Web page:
After six years in the Assembly, Alberto Torrico, D-San Francisco, is looking to become state Attorney General so that he can work with the state's neediest residents.
The 41-year-old Torrico, son of a Bolivian father and Japanese mother, considers the California's current distribution of wealth to be inequitable and something he wants to target.
"I want to be Attorney General so I can fight for justice, so that the working class can have access to better opportunities for growth. I want to work with them and not just for the big companies. Unfortunately in California, more importance is given to the corporations than to the families," said Torrico in perfect Spanish.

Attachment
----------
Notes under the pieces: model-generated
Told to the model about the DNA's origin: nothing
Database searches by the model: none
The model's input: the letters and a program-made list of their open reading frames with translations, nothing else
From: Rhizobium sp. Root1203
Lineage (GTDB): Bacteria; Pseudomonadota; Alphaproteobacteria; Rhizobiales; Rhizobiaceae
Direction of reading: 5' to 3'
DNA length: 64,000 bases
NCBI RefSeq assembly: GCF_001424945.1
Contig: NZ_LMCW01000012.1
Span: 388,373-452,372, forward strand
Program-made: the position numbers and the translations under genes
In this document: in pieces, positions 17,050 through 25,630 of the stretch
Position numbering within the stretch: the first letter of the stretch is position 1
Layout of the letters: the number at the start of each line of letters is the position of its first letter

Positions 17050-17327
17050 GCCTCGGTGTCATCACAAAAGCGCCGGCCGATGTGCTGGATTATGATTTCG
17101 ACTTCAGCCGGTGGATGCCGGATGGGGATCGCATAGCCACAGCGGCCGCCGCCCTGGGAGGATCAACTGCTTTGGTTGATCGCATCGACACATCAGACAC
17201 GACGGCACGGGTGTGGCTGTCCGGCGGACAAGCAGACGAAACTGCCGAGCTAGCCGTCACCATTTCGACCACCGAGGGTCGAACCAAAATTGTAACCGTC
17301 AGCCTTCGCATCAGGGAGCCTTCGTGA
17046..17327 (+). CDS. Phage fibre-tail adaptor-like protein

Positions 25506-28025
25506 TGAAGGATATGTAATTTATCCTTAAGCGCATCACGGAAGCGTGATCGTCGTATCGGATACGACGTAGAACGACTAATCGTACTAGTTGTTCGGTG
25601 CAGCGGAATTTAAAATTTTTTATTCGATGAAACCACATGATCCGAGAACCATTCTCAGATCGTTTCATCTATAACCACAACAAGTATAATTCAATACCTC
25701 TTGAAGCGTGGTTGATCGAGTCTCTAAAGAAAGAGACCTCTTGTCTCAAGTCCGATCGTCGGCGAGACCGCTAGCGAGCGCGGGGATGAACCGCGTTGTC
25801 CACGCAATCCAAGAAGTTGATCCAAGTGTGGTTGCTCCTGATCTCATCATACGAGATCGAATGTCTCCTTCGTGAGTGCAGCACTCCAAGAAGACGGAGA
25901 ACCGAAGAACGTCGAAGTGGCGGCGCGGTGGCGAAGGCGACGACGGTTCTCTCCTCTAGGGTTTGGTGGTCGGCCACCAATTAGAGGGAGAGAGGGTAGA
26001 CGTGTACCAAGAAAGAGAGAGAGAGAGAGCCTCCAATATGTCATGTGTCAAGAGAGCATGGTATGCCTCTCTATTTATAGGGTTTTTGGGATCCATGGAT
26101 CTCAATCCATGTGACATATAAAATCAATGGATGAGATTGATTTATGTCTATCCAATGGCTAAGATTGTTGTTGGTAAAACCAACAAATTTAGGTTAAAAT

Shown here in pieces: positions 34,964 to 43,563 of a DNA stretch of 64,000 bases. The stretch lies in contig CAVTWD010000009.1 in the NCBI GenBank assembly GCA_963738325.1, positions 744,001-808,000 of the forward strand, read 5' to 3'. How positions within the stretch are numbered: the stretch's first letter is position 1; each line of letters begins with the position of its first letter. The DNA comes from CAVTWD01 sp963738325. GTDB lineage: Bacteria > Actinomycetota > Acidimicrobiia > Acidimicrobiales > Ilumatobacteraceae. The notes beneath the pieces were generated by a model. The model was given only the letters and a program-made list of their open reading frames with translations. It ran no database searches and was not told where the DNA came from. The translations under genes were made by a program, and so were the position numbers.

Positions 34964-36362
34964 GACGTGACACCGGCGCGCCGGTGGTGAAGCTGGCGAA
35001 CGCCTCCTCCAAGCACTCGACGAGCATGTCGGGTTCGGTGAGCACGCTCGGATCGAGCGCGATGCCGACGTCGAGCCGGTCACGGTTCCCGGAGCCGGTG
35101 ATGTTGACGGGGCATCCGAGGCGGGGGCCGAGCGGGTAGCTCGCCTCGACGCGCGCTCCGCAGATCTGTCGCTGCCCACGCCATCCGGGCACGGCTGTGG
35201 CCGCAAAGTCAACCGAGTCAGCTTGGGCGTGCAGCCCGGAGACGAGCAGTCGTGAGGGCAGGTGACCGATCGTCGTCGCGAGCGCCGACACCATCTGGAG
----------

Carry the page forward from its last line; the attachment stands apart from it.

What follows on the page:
Torrico's Assembly district includes the cities of Fremont, Newark, Union City and Milpitas, among others on the Bay area's eastside.
Torrico said the government's priority are badly focused now that more funds are spent on prisons than on social help or education.
"Last year, for the first time, we spent more money on the state prison system than on education in the state. This can't continue to happen. The most important thing a government can do is to first take care of the people's well-being and not of groups that seek more power," said Torrico.
Torrico and his wife, Raquel, who is Bolivian, have two children: Mateo, 8, and Amy-Elyzabeth, 4.